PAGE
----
Reviews

Year Walk review

Sweden might have weird traditions… such as children dancing like frogs around a phallic symbol fertilizing Mother Nature to celebrate summer. But it used to be much weirder, much much weirder.

Simogo created the superb casual car endless runner Bumpy Road, and the highly rated unique rhythm platformer Beat Sneak Bandit. Their new endeavour Year Walk is as far from those titles as anything can ever be. Having spent hours in this surreal game I have to say that it is one of the most unnerving experiences I have had on a touch screen. And it is all about the experience, much like in Myst you get to draw much of the story in your own mind.

At times I feel as confused, as when I watched Twin Peaks in my youth. Women talking to logs, agents talking to secretaries we never get to see and strange lodges in the woods. Year Walk is highly influenced by myths, traditions and pagan antics found in Scandinavia. You wouldn’t know this though if you only play the game. This is the first time you have to rely on a companion app to get the background to the characters, symbols and relationships in the game. I spent an evening with only the game, and got seriously frustrated at the lack of information it gives. Reading the texts found in the companion app cleared up quite a lot of my confusion. It enabled me to start connecting the dots, and getting a story out of it all. This is a highly personal experience though, and I am certain that someone growing up in the US, or UK will have a completely different take on it. The team at Simogo specifically asked us not to give away any spoilers in our review of Year Walk. The fact is that I can’t, as my interpretations aren’t universal.

The gameplay is unique, as you walk in a layered world. You can scroll the scenes horizontally, and occasionally a small white arrow will indicate that you can go forwards, or backwards. This either brings you to another layer, a puzzle or an indoor location. Puzzles are hard to grasp, and even simple causality is off the table. Finding what to do in what order is a matter of trial, and error combined with the fragments of coherence you get. The idea is that solving the puzzles should be a collaborative effort on forums. I found this to be a brilliant, and highly engaging concept. Too bad that I am one of the few with the game this early, and can’t take advantage of how other players experience the game, and solve the puzzles.

The minimal presentation helps set a feeling of loneliness, mystery and wonder. Sounds are scarce, but once they appear I really listen. I hear, I follow, I walk. This is the first game I have encountered completely lacking user interface, pause menu and proper start screen. This further enhances the experience.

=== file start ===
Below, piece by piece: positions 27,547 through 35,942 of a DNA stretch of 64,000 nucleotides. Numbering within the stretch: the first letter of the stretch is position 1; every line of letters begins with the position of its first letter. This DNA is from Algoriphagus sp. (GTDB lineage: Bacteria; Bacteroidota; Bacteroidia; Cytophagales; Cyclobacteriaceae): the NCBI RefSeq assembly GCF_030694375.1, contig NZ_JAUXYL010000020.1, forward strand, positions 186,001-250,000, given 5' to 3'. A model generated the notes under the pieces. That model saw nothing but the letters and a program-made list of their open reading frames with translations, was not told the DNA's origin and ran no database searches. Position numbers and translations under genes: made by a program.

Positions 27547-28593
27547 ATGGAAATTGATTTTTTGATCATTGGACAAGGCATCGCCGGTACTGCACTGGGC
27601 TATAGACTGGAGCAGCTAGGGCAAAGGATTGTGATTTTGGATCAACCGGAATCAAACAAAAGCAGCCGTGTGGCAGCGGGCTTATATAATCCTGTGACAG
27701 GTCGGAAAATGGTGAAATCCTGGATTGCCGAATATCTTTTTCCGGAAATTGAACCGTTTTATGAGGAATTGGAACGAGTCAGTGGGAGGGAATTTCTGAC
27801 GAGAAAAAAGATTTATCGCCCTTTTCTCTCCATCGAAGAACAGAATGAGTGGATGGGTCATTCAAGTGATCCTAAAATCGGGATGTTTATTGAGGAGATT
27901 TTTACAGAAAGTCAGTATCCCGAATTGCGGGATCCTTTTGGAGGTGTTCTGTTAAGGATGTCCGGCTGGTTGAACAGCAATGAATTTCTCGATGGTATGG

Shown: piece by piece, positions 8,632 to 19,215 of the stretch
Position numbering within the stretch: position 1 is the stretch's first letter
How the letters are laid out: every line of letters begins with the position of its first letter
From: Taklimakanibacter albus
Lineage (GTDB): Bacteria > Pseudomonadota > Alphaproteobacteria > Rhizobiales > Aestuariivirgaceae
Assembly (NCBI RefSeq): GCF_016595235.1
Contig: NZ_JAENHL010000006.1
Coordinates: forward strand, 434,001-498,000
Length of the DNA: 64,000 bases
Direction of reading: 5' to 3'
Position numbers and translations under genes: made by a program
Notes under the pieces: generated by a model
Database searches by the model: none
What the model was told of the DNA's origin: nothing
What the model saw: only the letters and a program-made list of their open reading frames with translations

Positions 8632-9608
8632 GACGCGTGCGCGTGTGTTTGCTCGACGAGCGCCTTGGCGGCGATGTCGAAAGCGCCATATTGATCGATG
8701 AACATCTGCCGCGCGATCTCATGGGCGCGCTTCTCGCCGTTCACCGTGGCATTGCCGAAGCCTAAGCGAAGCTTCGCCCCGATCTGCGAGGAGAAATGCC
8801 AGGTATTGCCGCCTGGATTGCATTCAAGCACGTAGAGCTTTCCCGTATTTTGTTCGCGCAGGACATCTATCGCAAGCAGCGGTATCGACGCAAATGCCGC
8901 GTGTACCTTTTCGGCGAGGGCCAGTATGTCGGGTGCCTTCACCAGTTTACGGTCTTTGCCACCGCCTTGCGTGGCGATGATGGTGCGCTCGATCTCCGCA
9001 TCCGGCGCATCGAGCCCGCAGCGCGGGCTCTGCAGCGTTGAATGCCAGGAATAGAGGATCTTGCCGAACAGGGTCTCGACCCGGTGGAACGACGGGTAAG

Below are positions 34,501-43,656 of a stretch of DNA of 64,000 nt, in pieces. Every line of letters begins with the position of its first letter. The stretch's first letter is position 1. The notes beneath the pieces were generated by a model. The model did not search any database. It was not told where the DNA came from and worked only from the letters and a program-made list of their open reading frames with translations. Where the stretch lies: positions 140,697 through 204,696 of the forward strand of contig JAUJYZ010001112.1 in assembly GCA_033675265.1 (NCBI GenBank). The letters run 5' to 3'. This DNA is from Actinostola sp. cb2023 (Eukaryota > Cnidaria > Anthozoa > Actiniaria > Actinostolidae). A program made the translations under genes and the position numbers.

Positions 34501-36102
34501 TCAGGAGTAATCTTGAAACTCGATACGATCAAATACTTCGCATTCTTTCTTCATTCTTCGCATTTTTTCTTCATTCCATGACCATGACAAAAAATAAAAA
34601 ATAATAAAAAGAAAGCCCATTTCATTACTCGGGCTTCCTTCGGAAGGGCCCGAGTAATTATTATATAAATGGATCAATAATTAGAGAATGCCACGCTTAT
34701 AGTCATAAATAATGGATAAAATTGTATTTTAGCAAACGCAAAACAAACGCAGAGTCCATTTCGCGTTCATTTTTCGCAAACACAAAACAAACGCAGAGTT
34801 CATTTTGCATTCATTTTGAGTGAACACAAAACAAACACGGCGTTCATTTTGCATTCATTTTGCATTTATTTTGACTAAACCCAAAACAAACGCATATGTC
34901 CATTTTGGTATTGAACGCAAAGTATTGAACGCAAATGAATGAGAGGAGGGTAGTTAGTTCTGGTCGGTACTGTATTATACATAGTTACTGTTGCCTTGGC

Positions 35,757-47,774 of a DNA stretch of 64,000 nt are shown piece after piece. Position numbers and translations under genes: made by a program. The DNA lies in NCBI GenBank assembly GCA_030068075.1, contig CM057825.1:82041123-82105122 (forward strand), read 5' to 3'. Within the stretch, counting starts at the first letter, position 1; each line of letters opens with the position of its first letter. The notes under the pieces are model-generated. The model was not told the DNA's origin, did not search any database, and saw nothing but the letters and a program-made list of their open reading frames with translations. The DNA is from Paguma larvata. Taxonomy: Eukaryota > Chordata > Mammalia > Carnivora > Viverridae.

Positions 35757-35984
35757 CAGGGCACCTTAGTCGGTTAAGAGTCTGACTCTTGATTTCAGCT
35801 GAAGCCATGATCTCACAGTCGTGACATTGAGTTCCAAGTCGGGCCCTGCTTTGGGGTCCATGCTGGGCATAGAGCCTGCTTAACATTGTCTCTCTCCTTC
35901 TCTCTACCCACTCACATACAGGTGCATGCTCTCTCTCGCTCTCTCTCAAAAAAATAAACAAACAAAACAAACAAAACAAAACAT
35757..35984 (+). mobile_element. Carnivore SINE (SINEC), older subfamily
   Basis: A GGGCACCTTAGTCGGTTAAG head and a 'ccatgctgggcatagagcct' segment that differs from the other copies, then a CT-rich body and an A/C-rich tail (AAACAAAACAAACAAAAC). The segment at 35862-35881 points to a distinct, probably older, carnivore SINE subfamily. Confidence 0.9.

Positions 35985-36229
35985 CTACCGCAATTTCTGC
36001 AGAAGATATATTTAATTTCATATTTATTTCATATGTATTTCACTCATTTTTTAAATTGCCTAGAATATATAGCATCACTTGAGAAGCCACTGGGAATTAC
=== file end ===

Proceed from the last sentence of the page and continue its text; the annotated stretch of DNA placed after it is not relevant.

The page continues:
Year Walk isn’t for everyone, as it is far from a casual experience and it takes a lot of effort from the player to get into it. For those who manage to immerse themselves completely this is one of the greatest games ever on iOS. For those who don’t it is a waste of time, and money. With this in mind I really hope you will Walk the Year with me, and together we might be able to figure it out.

Final Rating

The hardest game ever to rate, as it can be everywhere from one to five stars depending on your experience.

good

 

 

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  • Miguel Borges

    Mr. Torbjorn Kamblad, your review saddens me. From within an App Store infested with actual money and time-waster free-to-play games, something absolutely brilliant, engaging and innovative shines through. And then you decide to write this review… it’s just sad.

    To anyone else reading this review, I recommend discarding its opinions and buying this game as it is one of the best gaming and storytelling experiences ever, not just on iOS.

  • Sirke

    What’s saddening is that this shows up on Metacritics. Quite frankly, this review tells me nothing about what the reviewer thinks of the game and instead gives me something everybody can figure out: “Well, if you like it, that’s a great game but guess what, if you don’t, well, it won’t be a great game for you…” Thanks genius.

  • Kevin, UK

    It tells you nothing about what the reviewer thinks of the game? Huh?

    ‘…one of the most unnerving experiences I’ve ever had on a touch screen.’

    ‘…seriously frustrated with the lack of information it gives.’

    ‘…I found this to be a brilliant and highly engaging concept.’